# 6.15.1. Concurrent and Parallel Haskell¶

## 6.15.1.1. Concurrent Haskell¶

Concurrent Haskell is the name given to GHC’s concurrency extension. It is enabled by default, so no special flags are required. The Concurrent Haskell paper is still an excellent resource, as is Tackling the awkward squad.

To the programmer, Concurrent Haskell introduces no new language constructs; rather, it appears simply as a library, Control.Concurrent. The functions exported by this library include:

• Forking and killing threads.
• Sleeping.
• Synchronised mutable variables, called MVars
• Support for bound threads; see the paper Extending the FFI with concurrency.

## 6.15.1.2. Parallel Haskell¶

GHC includes support for running Haskell programs in parallel on symmetric, shared-memory multi-processor (SMP). By default GHC runs your program on one processor; if you want it to run in parallel you must link your program with the -threaded, and run it with the RTS -N ⟨x⟩ option; see Using SMP parallelism). The runtime will schedule the running Haskell threads among the available OS threads, running as many in parallel as you specified with the -N ⟨x⟩ RTS option.

## 6.15.1.3. Annotating pure code for parallelism¶

Ordinary single-threaded Haskell programs will not benefit from enabling SMP parallelism alone: you must expose parallelism to the compiler. One way to do so is forking threads using Concurrent Haskell (Concurrent Haskell), but the simplest mechanism for extracting parallelism from pure code is to use the par combinator, which is closely related to (and often used with) seq. Both of these are available from the parallel library:

infixr 0 par
infixr 1 pseq

par  :: a -> b -> b
pseq :: a -> b -> b


The expression (x par y) sparks the evaluation of x (to weak head normal form) and returns y. Sparks are queued for execution in FIFO order, but are not executed immediately. If the runtime detects that there is an idle CPU, then it may convert a spark into a real thread, and run the new thread on the idle CPU. In this way the available parallelism is spread amongst the real CPUs.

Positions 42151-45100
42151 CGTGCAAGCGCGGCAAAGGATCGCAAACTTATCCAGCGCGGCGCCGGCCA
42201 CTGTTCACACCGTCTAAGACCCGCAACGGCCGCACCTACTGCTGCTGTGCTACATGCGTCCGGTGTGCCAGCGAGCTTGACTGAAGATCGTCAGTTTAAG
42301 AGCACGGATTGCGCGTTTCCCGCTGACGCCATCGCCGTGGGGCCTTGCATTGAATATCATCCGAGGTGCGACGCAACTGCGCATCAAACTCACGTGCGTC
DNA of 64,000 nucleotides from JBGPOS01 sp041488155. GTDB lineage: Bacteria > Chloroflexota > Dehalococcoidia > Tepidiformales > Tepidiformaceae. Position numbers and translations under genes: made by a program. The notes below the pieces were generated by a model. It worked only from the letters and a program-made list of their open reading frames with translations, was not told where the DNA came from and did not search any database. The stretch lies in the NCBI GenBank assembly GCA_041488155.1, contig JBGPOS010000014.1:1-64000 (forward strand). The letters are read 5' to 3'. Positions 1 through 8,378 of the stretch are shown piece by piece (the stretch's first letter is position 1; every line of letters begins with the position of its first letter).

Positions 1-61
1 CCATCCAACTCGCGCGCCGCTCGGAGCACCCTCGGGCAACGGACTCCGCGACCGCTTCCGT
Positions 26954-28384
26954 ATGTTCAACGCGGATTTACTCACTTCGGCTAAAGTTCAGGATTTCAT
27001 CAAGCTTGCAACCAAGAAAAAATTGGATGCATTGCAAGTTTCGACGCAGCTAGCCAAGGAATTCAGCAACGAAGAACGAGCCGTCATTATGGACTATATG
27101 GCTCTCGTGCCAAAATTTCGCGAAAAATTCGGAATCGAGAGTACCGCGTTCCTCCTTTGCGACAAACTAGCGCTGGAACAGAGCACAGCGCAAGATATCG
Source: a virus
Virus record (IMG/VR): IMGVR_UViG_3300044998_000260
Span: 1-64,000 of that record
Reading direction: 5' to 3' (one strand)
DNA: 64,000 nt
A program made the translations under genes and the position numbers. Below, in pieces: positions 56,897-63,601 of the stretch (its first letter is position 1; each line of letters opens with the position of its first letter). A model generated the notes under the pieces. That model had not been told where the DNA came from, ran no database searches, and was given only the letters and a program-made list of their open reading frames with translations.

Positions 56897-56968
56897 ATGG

For example, consider the following parallel version of our old nemesis, nfib:

import Control.Parallel

nfib :: Int -> Int
nfib n | n <= 1 = 1
| otherwise = par n1 (pseq n2 (n1 + n2))
where n1 = nfib (n-1)
n2 = nfib (n-2)


For values of n greater than 1, we use par to spark a thread to evaluate nfib (n-1), and then we use pseq to force the parent thread to evaluate nfib (n-2) before going on to add together these two subexpressions. In this divide-and-conquer approach, we only spark a new thread for one branch of the computation (leaving the parent to evaluate the other branch). Also, we must use pseq to ensure that the parent will evaluate n2 before n1 in the expression (n1 + n2 + 1). It is not sufficient to reorder the expression as (n2 + n1 + 1), because the compiler may not generate code to evaluate the addends from left to right.

Note that we use pseq rather than seq. The two are almost equivalent, but differ in their runtime behaviour in a subtle way: seq can evaluate its arguments in either order, but pseq is required to evaluate its first argument before its second, which makes it more suitable for controlling the evaluation order in conjunction with par.

When using par, the general rule of thumb is that the sparked computation should be required at a later time, but not too soon. Also, the sparked computation should not be too small, otherwise the cost of forking it in parallel will be too large relative to the amount of parallelism gained. Getting these factors right is tricky in practice.

It is possible to glean a little information about how well par is working from the runtime statistics; see RTS options to control the garbage collector.

More sophisticated combinators for expressing parallelism are available from the Control.Parallel.Strategies module in the parallel package. This module builds functionality around par, expressing more elaborate patterns of parallel computation, such as parallel map.